Consumer prices up 1.9% in April

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Consumer prices up 1.9% in April

Korea’s consumer prices continued to rise in April, going up nearly 2 percent amid high-flying oil prices, government data showed Tuesday.

The country’s consumer price index gained 1.9 percent last month from a year earlier, slowing from the previous month’s 2.2 percent rise, according to data compiled by Statistics Korea.

Consumer prices have hovered around 2 percent since January 2016 due to a sharp gain in oil prices, following a 1.3 percent year on year gain in December.

From a month earlier, the index edged down 0.3 percentage point to 102.66 in April, with it set at 100 in 2015.

Core inflation, which excludes volatile oil and food prices, rose 1.5 percent compared to last year.

The statistics agency said rising prices at the pumps pushed up consumer prices last month, but April inflation was partly offset by a drop in vegetable prices.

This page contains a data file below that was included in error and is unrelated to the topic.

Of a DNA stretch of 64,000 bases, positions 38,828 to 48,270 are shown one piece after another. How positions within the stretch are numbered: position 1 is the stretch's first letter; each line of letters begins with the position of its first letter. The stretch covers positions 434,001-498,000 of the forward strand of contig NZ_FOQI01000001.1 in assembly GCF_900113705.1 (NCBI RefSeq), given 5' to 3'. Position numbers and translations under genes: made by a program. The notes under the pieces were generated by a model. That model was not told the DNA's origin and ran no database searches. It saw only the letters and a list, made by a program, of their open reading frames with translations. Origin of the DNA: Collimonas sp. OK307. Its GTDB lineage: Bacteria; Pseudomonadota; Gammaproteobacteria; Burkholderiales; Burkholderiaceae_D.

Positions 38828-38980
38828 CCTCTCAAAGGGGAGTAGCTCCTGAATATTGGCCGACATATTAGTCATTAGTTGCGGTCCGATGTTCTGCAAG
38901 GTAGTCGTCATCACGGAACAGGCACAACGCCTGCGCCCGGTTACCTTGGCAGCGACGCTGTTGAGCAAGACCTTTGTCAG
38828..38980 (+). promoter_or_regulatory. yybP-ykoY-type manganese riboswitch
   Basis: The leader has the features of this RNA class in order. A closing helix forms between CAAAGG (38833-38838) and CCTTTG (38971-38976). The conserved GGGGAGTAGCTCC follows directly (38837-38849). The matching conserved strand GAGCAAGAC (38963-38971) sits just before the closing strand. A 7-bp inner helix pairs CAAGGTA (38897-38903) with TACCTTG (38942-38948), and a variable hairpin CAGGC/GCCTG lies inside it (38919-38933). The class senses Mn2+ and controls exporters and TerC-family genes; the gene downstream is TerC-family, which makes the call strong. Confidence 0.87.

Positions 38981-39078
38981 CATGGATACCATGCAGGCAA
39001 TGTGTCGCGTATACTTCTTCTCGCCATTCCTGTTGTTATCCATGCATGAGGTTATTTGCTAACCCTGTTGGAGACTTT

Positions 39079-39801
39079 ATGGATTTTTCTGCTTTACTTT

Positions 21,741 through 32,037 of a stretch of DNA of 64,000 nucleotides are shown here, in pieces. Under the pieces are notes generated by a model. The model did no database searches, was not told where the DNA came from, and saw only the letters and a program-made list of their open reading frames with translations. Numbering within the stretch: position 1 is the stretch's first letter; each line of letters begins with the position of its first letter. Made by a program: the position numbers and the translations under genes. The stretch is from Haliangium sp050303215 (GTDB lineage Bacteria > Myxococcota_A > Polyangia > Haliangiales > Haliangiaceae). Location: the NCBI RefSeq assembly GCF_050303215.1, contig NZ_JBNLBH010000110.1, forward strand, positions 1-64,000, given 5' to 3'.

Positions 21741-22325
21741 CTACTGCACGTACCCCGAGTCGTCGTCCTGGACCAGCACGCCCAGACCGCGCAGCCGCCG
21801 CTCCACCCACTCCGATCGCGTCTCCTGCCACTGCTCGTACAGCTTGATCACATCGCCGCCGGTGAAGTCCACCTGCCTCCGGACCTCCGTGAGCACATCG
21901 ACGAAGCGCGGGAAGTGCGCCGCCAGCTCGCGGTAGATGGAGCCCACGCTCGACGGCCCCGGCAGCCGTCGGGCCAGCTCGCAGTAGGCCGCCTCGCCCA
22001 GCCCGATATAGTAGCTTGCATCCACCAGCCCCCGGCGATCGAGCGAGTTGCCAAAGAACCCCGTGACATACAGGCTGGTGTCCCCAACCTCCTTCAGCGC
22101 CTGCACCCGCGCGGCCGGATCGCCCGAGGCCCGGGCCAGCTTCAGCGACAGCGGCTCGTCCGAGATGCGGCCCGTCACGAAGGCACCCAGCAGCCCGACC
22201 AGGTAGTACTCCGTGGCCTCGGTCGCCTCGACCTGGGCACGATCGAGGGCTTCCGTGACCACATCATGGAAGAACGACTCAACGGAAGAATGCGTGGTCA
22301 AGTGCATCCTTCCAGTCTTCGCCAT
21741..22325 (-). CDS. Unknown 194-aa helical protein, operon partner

Prices of gasoline and petroleum products advanced 11.7 percent last month from a year ago amid an upturn in global crude oil prices. Gas prices at the pump jumped 9.5 percent year on year last month, and diesel prices gained 14.1 percent year on year, while a 3.9 percent hike in natural gas rates also lent support to the monthly consumer price hike.

But prices of vegetables fell 6.1 percent in April from a year earlier on an increased supply over the spring, backtracking from a 1.6 percent rise in the previous month.

In particular, prices of Chinese cabbage plunged 36.6 percent last month, with broccoli and ginger costs falling 42 percent and 36 percent.

“Prices of agricultural and petroleum products fluctuate widely from time to time and affect the prices index to a large extent,” said Woo Young-jae, a director at the statistical bureau. “But the upside trend of 2 percent inflation will likely continue further, if there are no sudden ups and downs.”

The finance ministry also expected inflation to remain stable in the coming months.

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